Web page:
Quilting the String Star Quilt & a Stencil Giveaway

I wrote about this top several years ago . . .

String-Star-1

This top was made with a box full of quilt scraps from the 1940s and 50s. All of the pieces were 1 1/2″ wide in varying lengths, but none longer than about 15″. I thought perhaps the quilter had planned to make a log cabin quilt, but most of the color values were the same. My other thought was a string quilt of some kind, which seemed to work better with the fabrics. 

I didn’t use a foundation, but just eyeballed the strips and cut them to fit my big diamond template. They don’t match up perfectly (and I don’t think they need to), but they are fairly close since all the strips were the same width. I used all of her scraps and had to add a few of my own, some of which were newer fabrics. For the border, I used the little leftover ends of the strips. 

I made this top a long time ago, and I’m not sure why it ended up at the bottom of the pile. I think it will be fun to quilt a nice wreath or something fairly elaborate in those white spaces.

My string star quilt blocks are large at 18 1/2″, which makes my diamond template approximately 10″ x 4″. You can easily make a Lemoyne Star block in any size using a simple drafting technique (Laura at See How We Sew has created a wonderful tutorial here). I had to paste a few sheets of grid paper together to get a big enough piece of paper, and then I traced (adding the seam allowance) and cut the 3 pattern pieces out of template plastic.

Now, many years later, I am finally getting around to the quilting, and I am excited to be partnering with The Stencil Company to offer an assortment of 4 feather stencils — both of the stencils I am using for this quilt (10″ feather square and 5″ feather wreath), plus the 8″ triangular feather for corners, and the 5″ large curved feather for borders. I especially love the 10″ feather square, which would also work well in an alternate plain block.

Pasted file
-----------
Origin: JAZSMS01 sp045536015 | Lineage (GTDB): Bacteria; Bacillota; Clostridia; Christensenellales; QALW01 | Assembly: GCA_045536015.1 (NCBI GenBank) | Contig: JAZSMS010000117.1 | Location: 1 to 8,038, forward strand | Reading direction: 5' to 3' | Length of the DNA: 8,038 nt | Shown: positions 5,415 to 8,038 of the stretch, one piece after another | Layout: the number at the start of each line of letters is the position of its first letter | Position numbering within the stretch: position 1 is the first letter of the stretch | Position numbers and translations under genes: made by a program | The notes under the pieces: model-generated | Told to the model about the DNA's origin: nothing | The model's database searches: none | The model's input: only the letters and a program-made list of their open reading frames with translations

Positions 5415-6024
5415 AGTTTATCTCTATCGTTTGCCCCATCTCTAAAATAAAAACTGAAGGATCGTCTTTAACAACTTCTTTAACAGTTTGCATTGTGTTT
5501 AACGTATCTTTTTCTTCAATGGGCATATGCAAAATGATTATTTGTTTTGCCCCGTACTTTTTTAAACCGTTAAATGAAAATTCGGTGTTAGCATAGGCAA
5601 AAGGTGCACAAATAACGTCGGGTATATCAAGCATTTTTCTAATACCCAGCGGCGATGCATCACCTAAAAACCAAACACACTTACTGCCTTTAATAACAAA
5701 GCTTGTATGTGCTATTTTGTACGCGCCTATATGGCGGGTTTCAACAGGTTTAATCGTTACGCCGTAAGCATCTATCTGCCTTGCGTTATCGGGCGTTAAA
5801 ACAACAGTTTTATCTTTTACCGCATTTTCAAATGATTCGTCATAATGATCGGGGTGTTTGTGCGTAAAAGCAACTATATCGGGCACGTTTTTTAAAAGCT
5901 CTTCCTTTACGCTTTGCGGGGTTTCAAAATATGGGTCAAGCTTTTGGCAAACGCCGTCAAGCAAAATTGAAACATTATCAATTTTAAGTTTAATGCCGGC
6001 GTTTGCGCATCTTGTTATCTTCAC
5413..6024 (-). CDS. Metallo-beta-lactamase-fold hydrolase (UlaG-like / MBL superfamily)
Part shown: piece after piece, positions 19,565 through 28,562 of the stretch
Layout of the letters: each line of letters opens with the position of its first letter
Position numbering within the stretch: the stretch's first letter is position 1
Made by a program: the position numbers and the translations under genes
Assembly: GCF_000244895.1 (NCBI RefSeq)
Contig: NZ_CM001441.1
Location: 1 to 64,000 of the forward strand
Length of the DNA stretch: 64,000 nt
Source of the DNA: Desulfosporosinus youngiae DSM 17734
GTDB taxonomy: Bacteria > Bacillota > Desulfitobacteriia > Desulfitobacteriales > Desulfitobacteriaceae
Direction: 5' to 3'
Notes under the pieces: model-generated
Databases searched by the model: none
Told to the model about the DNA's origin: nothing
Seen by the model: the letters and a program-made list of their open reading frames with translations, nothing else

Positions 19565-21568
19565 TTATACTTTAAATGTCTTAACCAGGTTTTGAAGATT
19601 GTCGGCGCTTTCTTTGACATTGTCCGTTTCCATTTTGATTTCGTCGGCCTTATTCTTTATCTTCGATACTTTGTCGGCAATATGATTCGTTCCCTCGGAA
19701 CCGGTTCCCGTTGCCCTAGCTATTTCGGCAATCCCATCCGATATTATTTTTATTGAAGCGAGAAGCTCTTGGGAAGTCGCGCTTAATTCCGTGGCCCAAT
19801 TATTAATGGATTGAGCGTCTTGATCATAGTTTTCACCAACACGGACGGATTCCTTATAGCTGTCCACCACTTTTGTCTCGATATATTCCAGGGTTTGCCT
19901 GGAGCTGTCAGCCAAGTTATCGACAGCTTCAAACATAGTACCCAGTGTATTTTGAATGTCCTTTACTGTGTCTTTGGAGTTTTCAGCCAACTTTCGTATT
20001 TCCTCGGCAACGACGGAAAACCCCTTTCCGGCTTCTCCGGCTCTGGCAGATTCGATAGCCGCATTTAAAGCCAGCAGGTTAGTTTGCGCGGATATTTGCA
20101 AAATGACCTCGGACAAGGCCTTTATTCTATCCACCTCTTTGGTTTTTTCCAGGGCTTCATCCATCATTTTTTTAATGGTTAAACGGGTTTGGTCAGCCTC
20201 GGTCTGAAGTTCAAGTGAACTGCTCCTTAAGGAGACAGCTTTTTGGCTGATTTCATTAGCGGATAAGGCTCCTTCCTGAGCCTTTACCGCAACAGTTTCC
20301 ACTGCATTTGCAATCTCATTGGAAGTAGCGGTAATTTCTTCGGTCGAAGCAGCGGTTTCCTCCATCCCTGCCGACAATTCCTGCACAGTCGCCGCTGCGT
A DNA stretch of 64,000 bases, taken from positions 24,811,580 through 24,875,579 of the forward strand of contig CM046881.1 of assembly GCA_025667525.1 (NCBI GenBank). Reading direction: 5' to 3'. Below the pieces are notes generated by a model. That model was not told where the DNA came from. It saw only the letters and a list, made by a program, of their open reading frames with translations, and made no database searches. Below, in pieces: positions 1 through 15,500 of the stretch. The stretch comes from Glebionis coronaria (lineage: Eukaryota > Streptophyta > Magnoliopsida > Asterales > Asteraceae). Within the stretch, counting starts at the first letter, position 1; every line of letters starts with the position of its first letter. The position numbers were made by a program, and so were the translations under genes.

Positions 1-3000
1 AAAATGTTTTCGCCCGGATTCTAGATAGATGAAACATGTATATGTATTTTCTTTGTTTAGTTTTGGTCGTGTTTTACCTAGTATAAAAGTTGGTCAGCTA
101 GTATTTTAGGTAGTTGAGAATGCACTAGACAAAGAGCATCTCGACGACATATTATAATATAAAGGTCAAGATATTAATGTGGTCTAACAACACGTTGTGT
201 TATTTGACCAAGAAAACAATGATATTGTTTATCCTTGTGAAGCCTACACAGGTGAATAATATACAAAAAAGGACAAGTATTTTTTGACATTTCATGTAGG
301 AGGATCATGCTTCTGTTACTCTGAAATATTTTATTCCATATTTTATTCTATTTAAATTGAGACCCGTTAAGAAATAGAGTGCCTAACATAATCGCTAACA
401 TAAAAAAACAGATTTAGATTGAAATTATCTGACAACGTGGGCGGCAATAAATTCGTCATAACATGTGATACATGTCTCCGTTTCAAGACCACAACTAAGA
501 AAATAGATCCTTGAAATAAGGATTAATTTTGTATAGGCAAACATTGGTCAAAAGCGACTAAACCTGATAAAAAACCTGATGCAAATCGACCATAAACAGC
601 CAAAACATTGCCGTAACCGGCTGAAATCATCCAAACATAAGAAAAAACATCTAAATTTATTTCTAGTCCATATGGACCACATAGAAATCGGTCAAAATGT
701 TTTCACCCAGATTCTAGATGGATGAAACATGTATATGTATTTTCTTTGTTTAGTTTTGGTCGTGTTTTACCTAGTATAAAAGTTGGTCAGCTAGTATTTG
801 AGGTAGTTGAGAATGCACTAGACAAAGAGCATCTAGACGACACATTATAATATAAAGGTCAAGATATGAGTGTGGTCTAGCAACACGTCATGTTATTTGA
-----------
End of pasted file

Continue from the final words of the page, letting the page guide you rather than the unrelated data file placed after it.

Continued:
If you are an experienced hand quilter, you are probably familiar with The Stencil Company products. If you are a beginning hand quilter, I think you’ll be surprised how easy it is to transfer a quilting pattern to your top using one of their stencils, especially for complicated designs like feathers. I want to also mention that I am not being paid to advertise these products — I just really like their stencils, and I’m always happy to do anything to encourage quilters to try quilting by hand.

In the photo below, you may notice that I don’t use many safety pins to baste my quilt. Until recently I thread basted all my quilts, but I took Tim Latimer’s advice (who also uses a hoop), and now I just use safety pins (and not very many, either). It’s worked out great — I haven’t had any problems with puckering, and thread basting was such a drag.

A little masking tape holds the stencil in place, while I use a mechanical pencil to transfer the quilting design to my pin basted quilt top. Next I fill in the tiny missing lines where the stencil was connected, and use a fabric eraser on any lines that I feel are a little dark. It’s pretty great to be able to draw just one area at a time. Tracing the entire quilting pattern on the top is a problem for me, because I prefer using a pencil instead of a marking pen, and the pencil lines sometimes disappear before I get to them. I have cut some of my own stencils, and I have some great vintage examples made from cardboard (Thank you, Gina!), but it’s tricky and time-consuming. If you can find a pattern that works, I recommend pre-cut stencils.

string-star-feather-square-stencil

string-star-feather-square-penciled

string-star-quilting-1

For the stars, I repeated the diamond shape three times in each diamond, with quilting lines 1/2″ apart.

string-star-quilting-2

Stay tuned for two more updates on this project, because for each post there will be two more winners of the feather assortment stencils. Just leave a comment below if you would like to enter, and I will use a Random Number Generator to select two winners on Monday, February 9.



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